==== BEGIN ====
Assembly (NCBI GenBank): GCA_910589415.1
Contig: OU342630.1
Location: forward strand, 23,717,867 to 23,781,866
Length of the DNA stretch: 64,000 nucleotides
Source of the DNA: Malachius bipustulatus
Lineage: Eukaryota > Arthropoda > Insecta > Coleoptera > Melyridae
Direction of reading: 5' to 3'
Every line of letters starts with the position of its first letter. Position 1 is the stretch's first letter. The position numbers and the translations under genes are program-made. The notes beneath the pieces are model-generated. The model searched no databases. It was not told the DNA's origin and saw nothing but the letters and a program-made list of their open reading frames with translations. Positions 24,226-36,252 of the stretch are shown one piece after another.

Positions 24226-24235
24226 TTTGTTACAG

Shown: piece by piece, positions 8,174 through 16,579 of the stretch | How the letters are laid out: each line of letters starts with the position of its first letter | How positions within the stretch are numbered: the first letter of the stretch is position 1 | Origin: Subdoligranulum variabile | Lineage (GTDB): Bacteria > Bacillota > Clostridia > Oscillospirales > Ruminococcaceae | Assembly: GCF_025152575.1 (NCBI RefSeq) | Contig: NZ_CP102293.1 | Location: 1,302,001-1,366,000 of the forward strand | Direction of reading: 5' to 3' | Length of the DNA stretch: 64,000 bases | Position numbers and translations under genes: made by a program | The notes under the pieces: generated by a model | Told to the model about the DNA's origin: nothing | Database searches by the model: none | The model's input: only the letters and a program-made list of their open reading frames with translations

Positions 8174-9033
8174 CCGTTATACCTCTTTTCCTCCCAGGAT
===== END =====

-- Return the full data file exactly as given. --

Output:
Assembly (NCBI GenBank): GCA_910589415.1
Contig: OU342630.1
Location: forward strand, 23,717,867 to 23,781,866
Length of the DNA stretch: 64,000 nucleotides
Source of the DNA: Malachius bipustulatus
Lineage: Eukaryota > Arthropoda > Insecta > Coleoptera > Melyridae
Direction of reading: 5' to 3'
Every line of letters starts with the position of its first letter. Position 1 is the stretch's first letter. The position numbers and the translations under genes are program-made. The notes beneath the pieces are model-generated. The model searched no databases. It was not told the DNA's origin and saw nothing but the letters and a program-made list of their open reading frames with translations. Positions 24,226-36,252 of the stretch are shown one piece after another.

Positions 24226-24235
24226 TTTGTTACAG

Shown: piece by piece, positions 8,174 through 16,579 of the stretch | How the letters are laid out: each line of letters starts with the position of its first letter | How positions within the stretch are numbered: the first letter of the stretch is position 1 | Origin: Subdoligranulum variabile | Lineage (GTDB): Bacteria > Bacillota > Clostridia > Oscillospirales > Ruminococcaceae | Assembly: GCF_025152575.1 (NCBI RefSeq) | Contig: NZ_CP102293.1 | Location: 1,302,001-1,366,000 of the forward strand | Direction of reading: 5' to 3' | Length of the DNA stretch: 64,000 bases | Position numbers and translations under genes: made by a program | The notes under the pieces: generated by a model | Told to the model about the DNA's origin: nothing | Database searches by the model: none | The model's input: only the letters and a program-made list of their open reading frames with translations

Positions 8174-9033
8174 CCGTTATACCTCTTTTCCTCCCAGGAT